On Monday afternoon, with the sun trying to peek through the clouds, radio station WXRL played Hank Williams Sr.’s 1949 song, “I’m So Lonesome I Could Cry.”
For listeners, it was a fitting tribute for the news that followed: Ramblin’ Lou Schriver, the man who owned and ran the station and who for just shy of 70 years was the soul, the voice and the Stetson-wearing visage of country music in Western New York, died Sunday in Buffalo General Medical Center. He was 86.
He had been battling heart problems, said his daughter Linda Lou Schriver-Sukennik. His voice was last heard on the airwaves on Dec. 26, when he broadcast his regular morning show on WXRL.
“He was loved by a lot of people,” she said.
Linda Lou, as she is known, performed with her father as part of the Ramblin’ Lou Family Band, along with her guitar-playing mother, Joanie, her brother, Lou Jr., and her sisters, Lori Ann and Lynn Carol. Five grandchildren also play with the band.
The band was a popular draw at numerous local festivals including Canal Fest and the Erie County Fair. Ramblin’ Lou last performed with his family Dec. 5 at a Christmas show at Samuel’s Grande Manor in Clarence. The show was broadcast live on WXRL.
A recognizable figure in his trademark Stetson, Ramblin’ Lou was a championed country music even in an era when no one thought it could be done. Shows he presented decades ago at Kleinhans Music Hall, by such artists as Johnny Cash, Merle Haggard and Dolly Parton, were pioneering and successful.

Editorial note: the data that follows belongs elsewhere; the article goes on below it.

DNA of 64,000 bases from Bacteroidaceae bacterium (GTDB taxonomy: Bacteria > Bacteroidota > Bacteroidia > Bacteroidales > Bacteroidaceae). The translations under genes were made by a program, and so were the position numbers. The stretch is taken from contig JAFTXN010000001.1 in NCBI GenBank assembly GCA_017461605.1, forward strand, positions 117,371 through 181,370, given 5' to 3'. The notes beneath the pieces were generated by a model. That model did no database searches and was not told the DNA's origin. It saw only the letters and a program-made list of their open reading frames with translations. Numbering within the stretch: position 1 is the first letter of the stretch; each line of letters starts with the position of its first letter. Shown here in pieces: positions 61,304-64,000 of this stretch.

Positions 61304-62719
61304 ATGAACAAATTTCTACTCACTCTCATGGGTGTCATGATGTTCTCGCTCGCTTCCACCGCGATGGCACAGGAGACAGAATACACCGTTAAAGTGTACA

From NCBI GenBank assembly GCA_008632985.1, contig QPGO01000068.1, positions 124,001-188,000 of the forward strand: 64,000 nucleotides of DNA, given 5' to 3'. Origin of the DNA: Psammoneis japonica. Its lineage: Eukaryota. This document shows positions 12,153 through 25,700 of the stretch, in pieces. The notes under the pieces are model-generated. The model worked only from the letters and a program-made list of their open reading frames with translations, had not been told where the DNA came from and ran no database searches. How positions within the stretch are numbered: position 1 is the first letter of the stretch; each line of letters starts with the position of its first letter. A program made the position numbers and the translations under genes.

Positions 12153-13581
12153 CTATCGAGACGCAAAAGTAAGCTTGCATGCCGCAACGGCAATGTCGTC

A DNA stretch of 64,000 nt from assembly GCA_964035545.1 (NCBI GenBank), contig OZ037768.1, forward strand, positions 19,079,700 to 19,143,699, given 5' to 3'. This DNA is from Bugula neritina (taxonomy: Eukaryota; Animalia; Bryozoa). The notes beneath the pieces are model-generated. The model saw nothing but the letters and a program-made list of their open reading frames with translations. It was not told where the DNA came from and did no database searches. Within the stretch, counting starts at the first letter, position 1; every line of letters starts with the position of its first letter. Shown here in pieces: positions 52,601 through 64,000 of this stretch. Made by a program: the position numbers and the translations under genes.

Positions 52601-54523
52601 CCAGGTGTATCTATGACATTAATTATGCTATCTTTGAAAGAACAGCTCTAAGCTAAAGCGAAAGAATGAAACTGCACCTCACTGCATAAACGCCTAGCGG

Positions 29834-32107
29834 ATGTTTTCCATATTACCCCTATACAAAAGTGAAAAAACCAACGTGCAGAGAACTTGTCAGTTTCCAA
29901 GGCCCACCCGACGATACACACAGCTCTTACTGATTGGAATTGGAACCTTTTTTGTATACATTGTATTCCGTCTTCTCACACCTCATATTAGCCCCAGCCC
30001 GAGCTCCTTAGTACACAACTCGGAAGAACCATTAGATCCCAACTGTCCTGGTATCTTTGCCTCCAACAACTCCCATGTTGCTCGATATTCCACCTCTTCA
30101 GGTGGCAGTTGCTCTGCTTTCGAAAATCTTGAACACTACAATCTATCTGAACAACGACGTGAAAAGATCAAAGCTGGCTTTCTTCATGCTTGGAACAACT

“He was country when country wasn’t cool,” said his daughter Linda Lou.
Ramblin’ Lou grew up in the City of Tonawanda, and graduated from Tonawanda High School. He got his start in music playing parties and barn dances. In 2014, he told The News that he got his first guitar when his father, a barber, gave a customer a haircut in exchange for it.
He performed at the Grand Ole Opry in Nashville and the Jamboree held by historic WWVA in Wheeling, W.Va. In 1947, as a teenager, he got into radio, working at WJJL in Niagara Falls.
He served in the military in the late 1950s, as a sergeant in the 102nd Battalion of the Army National Guard. In 1961, he married virtuosic guitarist Joanie Marshall, whom he called the love of his life.
“He loved to tell the story of how he needed a guitar player, and didn’t have the money to pay her, so he married her,” recalled Linda Lou. “Her response was, ‘He married me, and he’s been paying for it ever since!’ ”
When WMMJ in Lancaster came up for sale in 1970, Ramblin’ Lou bought it, changing its call letters to WXRL after his own initials.
“This little AM radio station did big things for country music,” said Dwane Hall, owner of the Sportsmen’s Tavern. “People underestimate it. He never tooted his own horn. And he always played the local guy stuff.”
Hall also admires the many sold-out bus tours Ramblin’ Lou has sponsored for years, to such country music meccas such as Branson, Mo., and Nashville.
“A lot of people around here didn’t understand how big he was,” Hall said. “He was doing great business. He always kept it country, too. We’re going to miss him.”